“I’ve been a hypochondriac going on cyberchondriac for pretty much the entirety of my pathetically healthy life,” began Annie, a 25-year-old from Auckland. “When I was eight I discovered my auntie’s medical encyclopaedia. That’s where it all began, I think.” She discussed how the Internet is without a doubt, a hypochondriac’s best nightmare. “When I was 14 I had my first run-in with multiple sclerosis, but that turned out to be nothing more than a slight numbness caused by sleeping on my arm weirdly.” After a few minutes of light-hearted banter, things suddenly turned serious, “Honestly though, I’m dead certain that I’m experiencing an early onset of menopause. Not even joking. I’ve been having serious hot flushes and WebMD has this whole list of other symptoms and I mean ... like I don’t think I want kids, so that’s okay but, yeah.” Annie seemed at peace with her apparent condition. Are you going to get yourself checked out by a doctor? “No,” she said, “I’ve wasted so much time and money on medical tests that turned out to be unnecessary in the past, so I think I’ll just tackle this one on my own.”

From examining some of Dr. Fallon’s research on hypo/cyberchondria, it becomes evident that hypochondriacs are not necessarily all too careful about where they get their information. In the Age of the Internet, access to vast and unregulated medical information is just a few mouse-clicks away. Dr. Google will always have the answers. “For hypochondriacs, the Internet has absolutely changed things for the worse,” says Dr. Fallon.

According to Annie, there are few things in life she finds more enticing than new symptoms. “There’s nothing quite like watching a Grey’s Anatomy episode and finding out that the weird twitch I’ve been experiencing in my knee could be a sign that one of my vital organs is about to expire.” To most people, TV shows and stories told by your hairdresser about her sister’s best friend’s niece belong in the realm of fiction, but to hypochondriacs, such information is deemed somewhat reliable.

After tracking down another known hypochondriac, the stories he told me were eerily similar to those told by Annie. Thomas, a 22-year-old from Christchurch, discussed with enthusiasm the time when he was convinced that he was suffering from two terminal illnesses at the same time. “I’d had this horrible pain in my belly region for a few days, and all signs pointed to stomach cancer. I have a family history of cancer, so it was pretty scary. A few days after that, I developed a funny little twitch in my elbow that was dead-on with motor neuron disease.” He makes it clear that although he can laugh about it now, the few weeks he felt this way were absolutely terrifying. “I was told by my doctor that if researching my symptoms is just going to make me upset, I should just try not to do it.” Excellent advice, mystery doctor from Christchurch. Have you ever worried about an illness that you really just couldn’t possibly have? Thomas looked down, “Yeah, well, it’s a bit embarrassing, but there was this one time I had a fever and I was hot and cold and hot and all the symptoms matched up but … I would say that I thought about it for a lot longer than any male in his 20s ever should.” The elusive “it,” Thomas referred to was, of course, menopause.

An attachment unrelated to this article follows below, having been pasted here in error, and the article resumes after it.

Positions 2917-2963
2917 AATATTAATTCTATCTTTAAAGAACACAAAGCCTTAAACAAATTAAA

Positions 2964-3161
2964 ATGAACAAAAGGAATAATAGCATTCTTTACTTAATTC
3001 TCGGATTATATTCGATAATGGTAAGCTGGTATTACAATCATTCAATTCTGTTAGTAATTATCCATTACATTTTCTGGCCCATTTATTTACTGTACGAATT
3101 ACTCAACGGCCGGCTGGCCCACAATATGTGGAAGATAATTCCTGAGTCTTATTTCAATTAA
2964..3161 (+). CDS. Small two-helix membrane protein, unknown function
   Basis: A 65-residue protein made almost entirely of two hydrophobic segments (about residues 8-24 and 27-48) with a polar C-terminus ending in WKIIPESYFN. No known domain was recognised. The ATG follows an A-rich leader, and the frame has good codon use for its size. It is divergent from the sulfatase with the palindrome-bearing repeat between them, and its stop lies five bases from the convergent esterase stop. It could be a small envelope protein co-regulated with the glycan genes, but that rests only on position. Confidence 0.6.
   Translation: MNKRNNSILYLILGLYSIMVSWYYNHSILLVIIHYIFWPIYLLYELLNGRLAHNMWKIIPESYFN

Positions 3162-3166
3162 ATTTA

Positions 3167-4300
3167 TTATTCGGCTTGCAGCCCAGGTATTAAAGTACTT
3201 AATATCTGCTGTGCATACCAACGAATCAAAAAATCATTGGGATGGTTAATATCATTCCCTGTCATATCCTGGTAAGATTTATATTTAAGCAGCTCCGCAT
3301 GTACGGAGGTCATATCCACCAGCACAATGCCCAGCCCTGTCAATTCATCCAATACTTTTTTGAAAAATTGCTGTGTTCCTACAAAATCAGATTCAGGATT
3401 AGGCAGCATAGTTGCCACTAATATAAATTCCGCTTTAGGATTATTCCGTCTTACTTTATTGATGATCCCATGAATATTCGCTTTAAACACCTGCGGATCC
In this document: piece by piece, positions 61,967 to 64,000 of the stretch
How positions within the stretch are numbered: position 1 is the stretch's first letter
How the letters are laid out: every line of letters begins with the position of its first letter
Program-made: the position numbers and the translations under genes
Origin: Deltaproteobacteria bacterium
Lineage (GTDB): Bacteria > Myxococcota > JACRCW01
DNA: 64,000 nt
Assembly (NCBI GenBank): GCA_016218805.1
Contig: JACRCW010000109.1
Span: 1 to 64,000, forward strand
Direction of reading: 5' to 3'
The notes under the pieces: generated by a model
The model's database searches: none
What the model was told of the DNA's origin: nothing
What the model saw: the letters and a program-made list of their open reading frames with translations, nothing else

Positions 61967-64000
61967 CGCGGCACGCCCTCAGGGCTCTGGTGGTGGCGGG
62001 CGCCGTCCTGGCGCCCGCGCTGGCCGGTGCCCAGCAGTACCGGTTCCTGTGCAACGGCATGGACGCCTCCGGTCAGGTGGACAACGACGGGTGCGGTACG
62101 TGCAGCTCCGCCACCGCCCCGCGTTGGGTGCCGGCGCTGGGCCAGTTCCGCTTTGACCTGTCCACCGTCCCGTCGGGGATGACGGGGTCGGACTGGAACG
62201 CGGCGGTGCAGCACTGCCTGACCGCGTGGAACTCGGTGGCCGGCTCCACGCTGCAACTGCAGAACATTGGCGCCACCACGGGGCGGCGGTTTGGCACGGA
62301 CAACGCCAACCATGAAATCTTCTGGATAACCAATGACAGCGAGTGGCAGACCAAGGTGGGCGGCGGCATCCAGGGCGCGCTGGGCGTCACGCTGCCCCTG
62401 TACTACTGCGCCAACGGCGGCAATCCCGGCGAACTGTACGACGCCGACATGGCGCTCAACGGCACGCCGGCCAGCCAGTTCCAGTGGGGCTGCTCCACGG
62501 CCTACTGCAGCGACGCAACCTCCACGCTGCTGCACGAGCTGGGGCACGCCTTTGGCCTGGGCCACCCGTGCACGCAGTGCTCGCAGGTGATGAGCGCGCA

The arrival of the Internet has completely revolutionised the collection and distribution of healthcare-related information. This has changed the traditional doctor-patient relationship significantly. Traditionally speaking, it has always been that the doctor is the one who has all the knowledge regarding a patient’s diagnosis and subsequent treatment, but in this information-rich era, patients seek to inform themselves. Where there are some physicians who dislike this pattern due to the often-incorrect and unreliable information that patients ingest, there are others who have found that smarter patients are better patients. Groups of medical professionals of the latter kind find more often than not that patients who use the Internet to research their health before coming to consultations ask more informed questions, and are more likely to comply with recommended treatments.